Astronomers have founds a Mars-sized exoplanet at roughly 200 light years from our solar system and measured its mass and size with the help of the NASA’s Kepler spacecraft.
It’s a remarkable discovery that could prove to unveil important information regarding small worlds orbiting distant stars. There is no shortage of them as space researchers have so far identified more than 1.800 planets and exoplanets that orbit stars that aren’t the Sun.
The newly discovered planet, dubbed “Kepler-138b” has been found to be just a little lighter than Mars, but the difference is significant enough to make it the lightest space object orbiting a typical star that researchers have stumbled upon so far. It’s rocky, hot, and it orbits a distant red dwarf star known as Kepler-138. The star itself is also orbited by two (2) other planets – Kepler-138c and Kepler-138d.
Gregory Laughlin from UC Santa Cruz is a scientists who was not involved in the study, but who assigns it great value, writing that: “The detection of such a small exoplanet in a tight orbit could help to clarify how we fit into the big picture”.
Mars is 57 percent (57%) smaller than planet Earth, which means that Kepler-138b is also smaller than the Earth. One of the biggest questions that space scientists have right now is whether or not distant planetary systems are similar to our very own solar system.
Determining the mass and size of Kepler-138b has not been an easy task as it’s much easier for scientists to measure gas giants such as Jupiter and Saturn, than it is to measure small, rocky worlds such as Mars and Mercury.
The approach that they have for assessing the mass of an exoplanet is to examine the strength that their gravitational fields tug with on their stars. But since small planets have small masses, they also have weak tugs that are difficult to detect.
Daniel Jontof-Hutter, lead author and astronomer at Pennsylvania State University in University Park, gave a statement informing that Kepler-138b has the same apparent size that we would perceive if we looked at a golf ball that was 10 million kilometers [6.2 million miles] away.
The researchers first determined the size of Kepler-138b by looking at the amount of blocked starlight in a group of 150.000 stars. When astronomers notice of pattern of starlight blockage, it signals the existence of a planet and informs how big it is.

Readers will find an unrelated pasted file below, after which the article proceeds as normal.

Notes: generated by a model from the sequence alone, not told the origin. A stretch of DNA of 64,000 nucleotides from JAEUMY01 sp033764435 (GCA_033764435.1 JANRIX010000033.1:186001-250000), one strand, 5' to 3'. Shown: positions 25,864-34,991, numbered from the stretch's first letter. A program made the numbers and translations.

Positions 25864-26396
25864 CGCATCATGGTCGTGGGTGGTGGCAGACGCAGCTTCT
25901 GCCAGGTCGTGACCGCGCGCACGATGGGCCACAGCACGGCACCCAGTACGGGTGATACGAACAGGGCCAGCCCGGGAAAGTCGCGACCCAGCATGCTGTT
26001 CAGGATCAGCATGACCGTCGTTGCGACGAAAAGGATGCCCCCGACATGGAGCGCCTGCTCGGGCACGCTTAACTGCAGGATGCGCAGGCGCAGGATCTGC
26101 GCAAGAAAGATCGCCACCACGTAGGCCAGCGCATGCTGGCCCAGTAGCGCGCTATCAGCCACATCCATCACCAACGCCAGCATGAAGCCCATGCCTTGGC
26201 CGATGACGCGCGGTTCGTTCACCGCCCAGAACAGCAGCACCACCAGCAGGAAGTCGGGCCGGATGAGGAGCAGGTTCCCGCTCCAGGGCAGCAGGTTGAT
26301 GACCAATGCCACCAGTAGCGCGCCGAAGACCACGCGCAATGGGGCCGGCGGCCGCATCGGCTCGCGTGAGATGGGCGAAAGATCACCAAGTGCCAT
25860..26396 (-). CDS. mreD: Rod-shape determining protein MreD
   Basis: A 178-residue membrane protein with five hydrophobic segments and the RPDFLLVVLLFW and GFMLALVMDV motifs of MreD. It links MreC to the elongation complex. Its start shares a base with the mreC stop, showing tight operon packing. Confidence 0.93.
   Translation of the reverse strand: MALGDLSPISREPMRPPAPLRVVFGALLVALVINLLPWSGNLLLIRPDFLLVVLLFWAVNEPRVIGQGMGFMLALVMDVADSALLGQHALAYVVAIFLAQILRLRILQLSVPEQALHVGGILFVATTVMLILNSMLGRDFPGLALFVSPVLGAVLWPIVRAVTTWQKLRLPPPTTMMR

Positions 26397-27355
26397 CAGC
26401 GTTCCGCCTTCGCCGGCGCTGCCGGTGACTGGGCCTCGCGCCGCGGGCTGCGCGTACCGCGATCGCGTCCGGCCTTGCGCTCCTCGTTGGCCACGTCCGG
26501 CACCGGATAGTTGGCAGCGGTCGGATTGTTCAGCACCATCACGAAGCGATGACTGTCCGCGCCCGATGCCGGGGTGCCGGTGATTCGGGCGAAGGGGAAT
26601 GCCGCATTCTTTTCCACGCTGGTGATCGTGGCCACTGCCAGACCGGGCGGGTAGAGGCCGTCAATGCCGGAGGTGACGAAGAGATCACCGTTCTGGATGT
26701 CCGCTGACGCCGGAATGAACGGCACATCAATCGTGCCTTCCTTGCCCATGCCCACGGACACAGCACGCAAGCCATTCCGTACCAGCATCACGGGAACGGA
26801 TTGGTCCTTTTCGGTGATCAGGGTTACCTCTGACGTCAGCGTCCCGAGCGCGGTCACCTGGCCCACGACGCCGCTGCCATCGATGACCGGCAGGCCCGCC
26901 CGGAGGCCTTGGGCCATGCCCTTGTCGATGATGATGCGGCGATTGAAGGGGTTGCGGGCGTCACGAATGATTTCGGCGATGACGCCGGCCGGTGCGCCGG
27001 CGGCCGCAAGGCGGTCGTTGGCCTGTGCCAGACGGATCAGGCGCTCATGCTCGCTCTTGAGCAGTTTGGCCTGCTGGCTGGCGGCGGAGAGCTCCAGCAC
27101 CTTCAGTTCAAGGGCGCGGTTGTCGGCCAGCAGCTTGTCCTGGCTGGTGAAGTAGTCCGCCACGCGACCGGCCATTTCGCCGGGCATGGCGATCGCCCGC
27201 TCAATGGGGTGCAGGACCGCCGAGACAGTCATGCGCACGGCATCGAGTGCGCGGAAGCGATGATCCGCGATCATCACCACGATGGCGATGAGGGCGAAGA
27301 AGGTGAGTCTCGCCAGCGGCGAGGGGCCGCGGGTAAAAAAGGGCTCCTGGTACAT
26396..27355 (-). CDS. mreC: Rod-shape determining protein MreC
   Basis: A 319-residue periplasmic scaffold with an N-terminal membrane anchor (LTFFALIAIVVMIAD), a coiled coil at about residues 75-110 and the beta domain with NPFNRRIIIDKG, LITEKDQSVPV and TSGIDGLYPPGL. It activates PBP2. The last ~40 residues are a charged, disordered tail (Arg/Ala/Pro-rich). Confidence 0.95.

They then had to determine its mass. They did this by looking at the gravitational tugs of all three (3) planets – Kepler-138b, Kepler-138c and Kepler-138d – and studying how each of these planet’s tugs influence the lengths of each of their orbits. Since a planet’s mass is linked to how powerful its gravitational pull is, the researchers were able to determine the masses of all three (3) planets.
The results showed that the mass of Kepler-138b is roughly 6.7 percent (6.7%) that of the Earth’s and two thirds that of the Red Planet’s. Due to how difficult it is for astronomers to measure the mass of exoplates, few of them have had them measured. Jontof-Hutter shared that Kepler-138b is the first exoplanet smaller than the Earth to have both its size and its mass measured.
As a result, Kepler-138b is very likely to become the prototype for small close-in planets.
The lead author stresses that all three (3) planets orbiting Kepler-138 are too close to the star to retain any water. Temperatures on the surface of the outermost planet are believed to be 250 degrees Fahrenheit (120 degrees Celsius), while those on the surface of the innermost planet are believed to be 610 degrees F (320 degrees C).
Kepler-138c has a mass that’s 197 percent (197%) that of the Earth’s, making it bigger than out planet, while Kepler-138d has a mass that’s 64 percent (64%) that of the Earth’s.
Image Source: popsci.com